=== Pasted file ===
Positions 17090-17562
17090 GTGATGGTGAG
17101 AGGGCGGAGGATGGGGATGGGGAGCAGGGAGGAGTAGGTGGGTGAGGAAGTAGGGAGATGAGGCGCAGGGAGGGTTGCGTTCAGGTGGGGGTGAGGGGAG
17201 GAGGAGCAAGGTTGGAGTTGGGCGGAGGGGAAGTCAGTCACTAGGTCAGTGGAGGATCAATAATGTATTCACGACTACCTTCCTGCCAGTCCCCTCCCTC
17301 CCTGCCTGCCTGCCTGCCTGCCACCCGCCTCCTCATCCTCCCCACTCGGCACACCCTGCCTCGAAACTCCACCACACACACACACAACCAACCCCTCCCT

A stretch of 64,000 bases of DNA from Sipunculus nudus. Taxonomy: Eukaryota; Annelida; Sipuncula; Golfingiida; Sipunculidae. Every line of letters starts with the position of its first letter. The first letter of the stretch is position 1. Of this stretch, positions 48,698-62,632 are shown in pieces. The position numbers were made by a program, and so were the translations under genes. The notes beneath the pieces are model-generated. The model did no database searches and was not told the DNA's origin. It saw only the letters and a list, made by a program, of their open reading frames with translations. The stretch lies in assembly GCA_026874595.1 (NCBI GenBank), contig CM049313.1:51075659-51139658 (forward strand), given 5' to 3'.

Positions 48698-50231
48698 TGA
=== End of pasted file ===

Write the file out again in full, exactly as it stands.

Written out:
Positions 17090-17562
17090 GTGATGGTGAG
17101 AGGGCGGAGGATGGGGATGGGGAGCAGGGAGGAGTAGGTGGGTGAGGAAGTAGGGAGATGAGGCGCAGGGAGGGTTGCGTTCAGGTGGGGGTGAGGGGAG
17201 GAGGAGCAAGGTTGGAGTTGGGCGGAGGGGAAGTCAGTCACTAGGTCAGTGGAGGATCAATAATGTATTCACGACTACCTTCCTGCCAGTCCCCTCCCTC
17301 CCTGCCTGCCTGCCTGCCTGCCACCCGCCTCCTCATCCTCCCCACTCGGCACACCCTGCCTCGAAACTCCACCACACACACACACAACCAACCCCTCCCT

A stretch of 64,000 bases of DNA from Sipunculus nudus. Taxonomy: Eukaryota; Annelida; Sipuncula; Golfingiida; Sipunculidae. Every line of letters starts with the position of its first letter. The first letter of the stretch is position 1. Of this stretch, positions 48,698-62,632 are shown in pieces. The position numbers were made by a program, and so were the translations under genes. The notes beneath the pieces are model-generated. The model did no database searches and was not told the DNA's origin. It saw only the letters and a list, made by a program, of their open reading frames with translations. The stretch lies in assembly GCA_026874595.1 (NCBI GenBank), contig CM049313.1:51075659-51139658 (forward strand), given 5' to 3'.

Positions 48698-50231
48698 TGA